Israel targets Gaza tunnels, Palestinian rocket attacks persist
Israel strikes a network of Palestinian militant tunnels under Gaza known as “the Metro”
Rocket barrages against southern Israel swiftly followed the Israeli strikes, which the spokesman said included artillery and tank fire from inside Israeli territory.
The most serious fighting between Israel and Gaza militants since 2014 began on Monday after the enclave’s ruling Hamas group fired rockets at Jerusalem and Tel Aviv in retaliation for Israeli police clashes with Palestinians near al-Aqsa mosque in Jerusalem.
At least 119 have been killed in Gaza, including 31 children and 19 women, and 830 others wounded in the current hostilities, Palestinian medical officials said.
The death toll in Israel stood at eight: a soldier patrolling the Gaza border, six Israeli civilians - including a an elderly woman who fell on the way to a shelter on Friday and two children - and an Indian worker, Israeli authorities said.
In northern and eastern parts of Gaza, the sound of artillery fire and explosions echoed early on Friday. Witnesses said many families living near the border left their homes, some seeking shelter at United Nations-run schools.
Lieutenant Colonel Jonathan Conricus, an Israeli military spokesman, said 160 aircraft as well as artillery and armoured units, "not inside the Gaza Strip", had taken part in what he called the largest operation against a specific target since the fighting began.
"What we were targeting is an elaborate system of tunnels that spans underneath Gaza, mostly in the north but not limited to, and is a network that the operatives of Hamas use in order to move, in order to hide, for cover," he said in a briefing to foreign reporters.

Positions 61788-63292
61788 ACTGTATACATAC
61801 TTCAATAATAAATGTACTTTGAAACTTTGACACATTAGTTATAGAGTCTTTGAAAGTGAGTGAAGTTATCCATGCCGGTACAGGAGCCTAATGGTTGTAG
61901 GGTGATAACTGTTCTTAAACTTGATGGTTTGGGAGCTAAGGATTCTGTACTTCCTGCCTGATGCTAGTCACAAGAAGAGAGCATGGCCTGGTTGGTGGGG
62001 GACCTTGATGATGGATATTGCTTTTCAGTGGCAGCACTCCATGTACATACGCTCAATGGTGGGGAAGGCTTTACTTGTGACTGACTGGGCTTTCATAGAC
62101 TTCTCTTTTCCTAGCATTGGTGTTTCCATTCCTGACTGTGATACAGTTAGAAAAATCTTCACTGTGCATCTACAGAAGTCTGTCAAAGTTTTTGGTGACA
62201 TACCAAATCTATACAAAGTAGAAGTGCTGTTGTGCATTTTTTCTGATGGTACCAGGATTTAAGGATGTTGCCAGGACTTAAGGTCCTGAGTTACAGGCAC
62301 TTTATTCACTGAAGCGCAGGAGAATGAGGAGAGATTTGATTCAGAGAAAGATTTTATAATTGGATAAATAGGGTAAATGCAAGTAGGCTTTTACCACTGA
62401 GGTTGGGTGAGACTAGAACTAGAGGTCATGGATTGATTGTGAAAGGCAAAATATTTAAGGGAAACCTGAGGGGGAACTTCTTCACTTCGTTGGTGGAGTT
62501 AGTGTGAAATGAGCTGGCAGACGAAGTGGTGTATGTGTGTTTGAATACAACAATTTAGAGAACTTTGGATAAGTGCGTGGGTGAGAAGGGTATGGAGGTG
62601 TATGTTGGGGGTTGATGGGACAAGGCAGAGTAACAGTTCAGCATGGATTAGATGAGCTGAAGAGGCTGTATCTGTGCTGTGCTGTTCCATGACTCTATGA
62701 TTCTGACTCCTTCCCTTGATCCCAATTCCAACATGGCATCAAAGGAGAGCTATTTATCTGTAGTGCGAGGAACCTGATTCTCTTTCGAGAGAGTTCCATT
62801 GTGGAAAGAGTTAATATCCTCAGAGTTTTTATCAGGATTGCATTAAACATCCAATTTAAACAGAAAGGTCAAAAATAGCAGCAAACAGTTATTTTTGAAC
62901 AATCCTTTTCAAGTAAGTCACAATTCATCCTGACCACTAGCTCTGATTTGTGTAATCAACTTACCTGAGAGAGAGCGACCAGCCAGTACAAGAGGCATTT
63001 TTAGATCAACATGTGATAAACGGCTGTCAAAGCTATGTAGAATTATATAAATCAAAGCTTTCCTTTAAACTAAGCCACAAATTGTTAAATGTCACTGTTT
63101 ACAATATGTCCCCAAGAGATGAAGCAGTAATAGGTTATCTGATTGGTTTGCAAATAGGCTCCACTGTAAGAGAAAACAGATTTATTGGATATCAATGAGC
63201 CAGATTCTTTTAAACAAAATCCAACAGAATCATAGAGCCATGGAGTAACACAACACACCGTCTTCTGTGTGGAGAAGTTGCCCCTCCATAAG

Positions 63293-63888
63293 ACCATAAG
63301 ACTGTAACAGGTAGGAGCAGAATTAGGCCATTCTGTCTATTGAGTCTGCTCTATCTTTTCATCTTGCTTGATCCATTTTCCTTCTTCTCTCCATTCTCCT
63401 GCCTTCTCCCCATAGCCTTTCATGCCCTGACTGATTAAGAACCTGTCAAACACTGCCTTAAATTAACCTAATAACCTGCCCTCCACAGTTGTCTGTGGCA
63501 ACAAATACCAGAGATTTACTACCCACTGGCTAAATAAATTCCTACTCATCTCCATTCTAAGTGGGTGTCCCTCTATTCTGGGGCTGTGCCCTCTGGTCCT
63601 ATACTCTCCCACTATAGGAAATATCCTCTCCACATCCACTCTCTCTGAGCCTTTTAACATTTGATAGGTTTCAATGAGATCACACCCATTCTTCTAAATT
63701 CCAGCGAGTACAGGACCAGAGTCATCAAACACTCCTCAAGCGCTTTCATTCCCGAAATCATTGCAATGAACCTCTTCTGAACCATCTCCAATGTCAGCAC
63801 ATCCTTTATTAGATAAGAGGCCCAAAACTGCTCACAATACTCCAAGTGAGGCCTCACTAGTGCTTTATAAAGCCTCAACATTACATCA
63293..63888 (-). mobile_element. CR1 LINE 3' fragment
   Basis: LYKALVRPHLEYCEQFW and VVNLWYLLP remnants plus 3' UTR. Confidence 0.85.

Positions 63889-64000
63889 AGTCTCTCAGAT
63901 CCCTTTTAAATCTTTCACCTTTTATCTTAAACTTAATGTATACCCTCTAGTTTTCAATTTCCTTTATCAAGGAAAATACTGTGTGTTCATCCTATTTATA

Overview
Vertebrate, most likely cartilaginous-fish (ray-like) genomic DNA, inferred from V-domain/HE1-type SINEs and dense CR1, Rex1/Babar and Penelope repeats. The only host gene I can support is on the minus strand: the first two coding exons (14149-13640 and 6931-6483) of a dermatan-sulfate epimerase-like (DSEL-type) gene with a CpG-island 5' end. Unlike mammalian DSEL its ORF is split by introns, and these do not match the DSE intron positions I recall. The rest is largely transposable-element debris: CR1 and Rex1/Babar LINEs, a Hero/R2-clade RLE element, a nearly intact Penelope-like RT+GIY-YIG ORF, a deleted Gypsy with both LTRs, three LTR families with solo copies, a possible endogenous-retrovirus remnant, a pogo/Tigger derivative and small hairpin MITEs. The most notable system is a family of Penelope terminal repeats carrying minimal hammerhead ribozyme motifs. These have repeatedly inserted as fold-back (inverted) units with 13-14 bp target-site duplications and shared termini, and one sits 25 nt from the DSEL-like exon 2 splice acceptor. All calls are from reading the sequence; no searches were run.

"We refer to (it) as the Metro," he said, adding that a final assessment on the outcome of the operation was pending.
Israeli Prime Minister Benjamin Netanyahu said on Thursday the campaign “will take more time”. Israeli officials said Hamas, Gaza’s most powerful militant group, must be dealt a strong deterring blow before any ceasefire.
U.S. President Joe Biden called on Thursday for a de-escalation of the violence, saying he wanted to see a significant reduction in rocket attacks.
The hostilities have fuelled tension between Israeli Jews and the country's 21% Arab minority who live alongside them in some communities.
Violence continued overnight in mixed communities of Arabs and Jews. Over the past several days, synagogues were attacked and fighting broke out on the streets of some towns, prompting Israel’s president to warn of civil war.
On Thursday, the Israeli military said it was building up forces on the Gaza border, raising speculation about a possible ground invasion, a move that would recall similar incursions during Israel-Gaza wars in 2014 and 2009.
But an invasion looked unlikely, given Israel's reluctance to risk a sharp increase in military casualties on Hamas turf.
The U.N. Security Council will publicly discuss the worsening violence between Israel and Palestinian militants on Sunday, diplomats said after the United States had objected to a meeting on Friday.
Truce efforts by Egypt, Qatar and the United Nations had yet to deliver a sign of progress.
The Israeli military has put the number of militants killed in Israeli attacks at between 80 and 90. It said that so far, some 1,800 rockets have been fired at Israel, of which 430 fell short in the Gaza Strip or malfunctioned.
On the Israeli political front, Netanyahu’s chances to remain in power after an inconclusive March 23 election appeared to improve significantly after his main rival, centrist Yair Lapid, suffered a major setback in efforts to form a government.